HEARTS chiefs have rubbished claims Vladimir Romanov is insolvent as storm clouds continue to gather over the tycoon’s Lithuanian banking interests.
Club director Sergejus Fedotovas today quickly moved to quell speculation over Romanov’s personal fortune following the collapse of his Lithuanian bank and said the crisis would have little bearing on Hearts FC.
Mr Fedotovas branded insolvency allegations levelled against his boss in Lithuania “total rubbish”.
It comes as Raimondas Kuodis, vice-chairman of the Bank of Lithuania, quoted “official information” about the Hearts owner’s liabilities – thought to be in the region of £58 million – had surpassed his total wealth of £42m.
Mr Fedotovas, Romanov’s right-hand man, denied the claims and said the strength of the Russian businessman’s wealth was not linked to Hearts’ survival.
The club is currently more than £20m in debt to UBIG, Romanov’s main investment company, and failed to pay players on time earlier this season.
Ukio Bankas, 64.9 per cent owned by Romanov, was placed in temporary administration this week amid fears over risky practices as its value fell to an eight-year low.
“Obviously I cannot speak for Mr Romanov but as far as I know, he is not insolvent,” said Mr Fedotovas. “That’s total rubbish. I would be very surprised if that happened.
“Hearts are self-sufficient and trading properly.
“We are paying our bills on time, paying wages, tax and other bills on time. We don’t foresee any financial issues going forward.”
However, speaking at a question and answer session in Lithuania with worried customers yesterday, Mr Kuodis claimed shareholders will “lose everything”.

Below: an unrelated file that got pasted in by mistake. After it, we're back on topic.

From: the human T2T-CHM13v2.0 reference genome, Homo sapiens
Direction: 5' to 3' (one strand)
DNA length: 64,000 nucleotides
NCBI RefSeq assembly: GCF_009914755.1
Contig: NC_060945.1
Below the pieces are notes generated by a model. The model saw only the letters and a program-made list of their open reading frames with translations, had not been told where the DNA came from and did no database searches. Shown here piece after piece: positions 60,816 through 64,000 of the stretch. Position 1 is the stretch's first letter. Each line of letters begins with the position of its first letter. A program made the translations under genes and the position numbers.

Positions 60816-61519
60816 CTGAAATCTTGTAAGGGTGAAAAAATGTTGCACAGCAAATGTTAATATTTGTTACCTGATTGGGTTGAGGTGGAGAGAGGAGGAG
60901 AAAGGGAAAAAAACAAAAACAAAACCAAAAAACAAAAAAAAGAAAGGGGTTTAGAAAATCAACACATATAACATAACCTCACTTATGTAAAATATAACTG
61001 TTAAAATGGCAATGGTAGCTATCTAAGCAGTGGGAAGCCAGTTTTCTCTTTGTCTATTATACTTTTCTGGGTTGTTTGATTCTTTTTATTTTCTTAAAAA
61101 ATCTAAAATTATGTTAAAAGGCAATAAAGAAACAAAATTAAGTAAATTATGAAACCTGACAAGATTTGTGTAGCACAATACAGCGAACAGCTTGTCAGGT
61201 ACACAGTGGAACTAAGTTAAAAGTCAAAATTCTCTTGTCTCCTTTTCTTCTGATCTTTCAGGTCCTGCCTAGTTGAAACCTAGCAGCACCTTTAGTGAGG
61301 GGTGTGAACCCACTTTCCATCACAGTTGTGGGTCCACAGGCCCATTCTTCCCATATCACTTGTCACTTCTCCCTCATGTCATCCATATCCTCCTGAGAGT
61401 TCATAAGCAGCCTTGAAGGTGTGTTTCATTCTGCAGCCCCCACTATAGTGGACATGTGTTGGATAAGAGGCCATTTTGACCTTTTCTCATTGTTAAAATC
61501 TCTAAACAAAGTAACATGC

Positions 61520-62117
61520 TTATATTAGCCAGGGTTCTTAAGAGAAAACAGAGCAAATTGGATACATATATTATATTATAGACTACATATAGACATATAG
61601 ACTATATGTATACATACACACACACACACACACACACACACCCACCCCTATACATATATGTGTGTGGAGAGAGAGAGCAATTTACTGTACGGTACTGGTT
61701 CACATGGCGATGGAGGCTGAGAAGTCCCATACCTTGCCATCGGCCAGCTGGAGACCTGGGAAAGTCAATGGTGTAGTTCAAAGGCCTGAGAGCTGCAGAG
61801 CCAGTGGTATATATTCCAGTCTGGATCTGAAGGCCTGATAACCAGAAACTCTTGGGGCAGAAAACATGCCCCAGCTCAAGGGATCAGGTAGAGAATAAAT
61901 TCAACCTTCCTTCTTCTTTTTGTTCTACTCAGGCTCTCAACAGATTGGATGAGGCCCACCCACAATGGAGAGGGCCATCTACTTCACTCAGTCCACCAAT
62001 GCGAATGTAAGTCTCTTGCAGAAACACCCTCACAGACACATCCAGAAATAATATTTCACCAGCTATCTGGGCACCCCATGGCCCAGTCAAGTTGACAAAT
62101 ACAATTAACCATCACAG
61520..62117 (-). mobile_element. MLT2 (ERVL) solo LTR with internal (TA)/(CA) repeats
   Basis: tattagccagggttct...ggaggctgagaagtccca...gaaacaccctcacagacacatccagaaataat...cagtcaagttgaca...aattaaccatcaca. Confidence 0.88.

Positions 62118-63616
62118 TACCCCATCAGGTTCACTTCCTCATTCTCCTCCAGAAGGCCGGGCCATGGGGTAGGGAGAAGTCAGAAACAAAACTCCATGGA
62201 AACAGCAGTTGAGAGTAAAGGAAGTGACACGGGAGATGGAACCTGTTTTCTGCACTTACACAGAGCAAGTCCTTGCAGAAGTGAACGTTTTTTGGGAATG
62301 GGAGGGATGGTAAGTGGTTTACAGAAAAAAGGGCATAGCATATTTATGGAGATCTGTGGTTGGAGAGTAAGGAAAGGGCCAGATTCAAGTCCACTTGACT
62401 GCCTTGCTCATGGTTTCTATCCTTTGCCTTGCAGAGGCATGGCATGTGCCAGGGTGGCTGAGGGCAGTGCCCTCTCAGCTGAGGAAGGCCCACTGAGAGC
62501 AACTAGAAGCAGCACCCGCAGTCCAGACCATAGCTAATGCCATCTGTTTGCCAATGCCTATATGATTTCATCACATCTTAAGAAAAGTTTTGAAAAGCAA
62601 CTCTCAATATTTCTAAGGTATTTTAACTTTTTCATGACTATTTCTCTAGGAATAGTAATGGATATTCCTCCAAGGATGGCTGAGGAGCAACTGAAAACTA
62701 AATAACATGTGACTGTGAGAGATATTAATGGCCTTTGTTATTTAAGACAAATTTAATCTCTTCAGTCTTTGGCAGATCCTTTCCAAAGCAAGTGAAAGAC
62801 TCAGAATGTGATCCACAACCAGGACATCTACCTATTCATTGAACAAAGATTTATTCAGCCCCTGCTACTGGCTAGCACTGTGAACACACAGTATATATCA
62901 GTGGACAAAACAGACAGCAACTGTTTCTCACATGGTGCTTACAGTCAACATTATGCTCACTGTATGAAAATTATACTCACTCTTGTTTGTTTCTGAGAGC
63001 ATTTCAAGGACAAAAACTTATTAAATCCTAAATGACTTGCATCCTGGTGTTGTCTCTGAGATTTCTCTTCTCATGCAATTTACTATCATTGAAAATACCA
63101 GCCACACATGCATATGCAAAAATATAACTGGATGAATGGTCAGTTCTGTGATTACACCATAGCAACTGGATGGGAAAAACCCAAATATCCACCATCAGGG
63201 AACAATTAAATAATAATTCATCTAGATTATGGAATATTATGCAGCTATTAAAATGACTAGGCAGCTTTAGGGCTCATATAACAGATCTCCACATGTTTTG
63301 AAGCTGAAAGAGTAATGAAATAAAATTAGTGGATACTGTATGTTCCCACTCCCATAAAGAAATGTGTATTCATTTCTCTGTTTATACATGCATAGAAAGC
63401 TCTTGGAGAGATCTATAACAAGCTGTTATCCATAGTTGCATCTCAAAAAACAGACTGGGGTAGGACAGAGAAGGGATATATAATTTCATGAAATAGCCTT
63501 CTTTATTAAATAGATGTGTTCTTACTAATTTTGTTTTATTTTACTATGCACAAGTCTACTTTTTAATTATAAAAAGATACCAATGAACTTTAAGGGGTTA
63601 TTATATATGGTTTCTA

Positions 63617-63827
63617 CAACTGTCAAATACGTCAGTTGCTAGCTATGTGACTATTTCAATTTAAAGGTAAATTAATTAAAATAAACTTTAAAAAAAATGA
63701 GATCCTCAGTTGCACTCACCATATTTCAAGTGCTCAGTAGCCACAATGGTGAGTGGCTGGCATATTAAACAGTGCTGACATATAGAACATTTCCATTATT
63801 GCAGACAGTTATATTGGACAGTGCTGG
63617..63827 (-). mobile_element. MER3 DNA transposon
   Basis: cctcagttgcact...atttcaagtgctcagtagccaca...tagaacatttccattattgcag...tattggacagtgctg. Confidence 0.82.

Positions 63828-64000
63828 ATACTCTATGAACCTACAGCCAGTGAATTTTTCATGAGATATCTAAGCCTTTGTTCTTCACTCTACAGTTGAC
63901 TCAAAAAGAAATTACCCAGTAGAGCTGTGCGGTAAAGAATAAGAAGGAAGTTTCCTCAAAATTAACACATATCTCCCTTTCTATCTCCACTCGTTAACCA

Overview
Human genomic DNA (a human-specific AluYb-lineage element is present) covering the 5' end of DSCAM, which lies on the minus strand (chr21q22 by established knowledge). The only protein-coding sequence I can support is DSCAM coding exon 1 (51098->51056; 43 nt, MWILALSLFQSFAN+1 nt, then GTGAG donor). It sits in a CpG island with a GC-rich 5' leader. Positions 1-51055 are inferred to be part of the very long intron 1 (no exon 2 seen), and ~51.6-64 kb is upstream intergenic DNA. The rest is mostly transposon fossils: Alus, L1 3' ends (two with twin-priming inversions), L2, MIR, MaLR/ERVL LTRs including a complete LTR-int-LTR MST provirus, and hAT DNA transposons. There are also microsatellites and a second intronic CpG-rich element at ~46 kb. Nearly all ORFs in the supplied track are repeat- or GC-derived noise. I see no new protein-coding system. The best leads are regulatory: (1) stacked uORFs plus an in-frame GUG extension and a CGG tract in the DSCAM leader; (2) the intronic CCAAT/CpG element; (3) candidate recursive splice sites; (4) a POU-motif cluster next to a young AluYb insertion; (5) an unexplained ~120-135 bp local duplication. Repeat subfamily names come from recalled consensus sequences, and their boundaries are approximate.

He said a merger – or handing the “good” part of Ukio Bankas over to rivals Siauliu Bankas is “the most likely scenario”.
Siauliu’s bosses are already offering a “pension advance” to Ukio customers who have cash tied up with the stricken financial institution.
He further claimed Ukio’s management had told the central bank Romanov had neither the money nor the will to save the bank, and according to his own official declaration was insolvent. He said: “He is insolvent, though I don’t think you can blindly believe the declaration. The owner had enough time to resolve the problem, but showed no enthusiasm.”
Steve Kilgour, secretary of the Federation of Hearts Supporters, said Romanov’s alleged financial problems could accelerate the sale of the club.
“I find it a bit hard to believe that Mr Romanov is now insolvent,” he said. “I don’t know how you can go from having so much wealth to nothing.”
Director optimistic for future
HEARTS director Sergejus Fedotovas said the club was now surviving without funding from Romanov or UBIG and was working towards becoming self-sustainable by the start of next season.
He said: “Speaking about this season, I think we are working hard to get things sorted. Our targets are realistic to achieve that. We are not sitting on a pile of cash but we are looking forward with optimism and I hope our aim can be achieved.
“Hearts are looking towards being self-sufficient. With all plans coming to fruition, hopefully we will be in a safe place financially so that we won’t need any third-party cash injections to keep us going.
“We are staying confident and we believe a much better situation can be achieved come the new season.”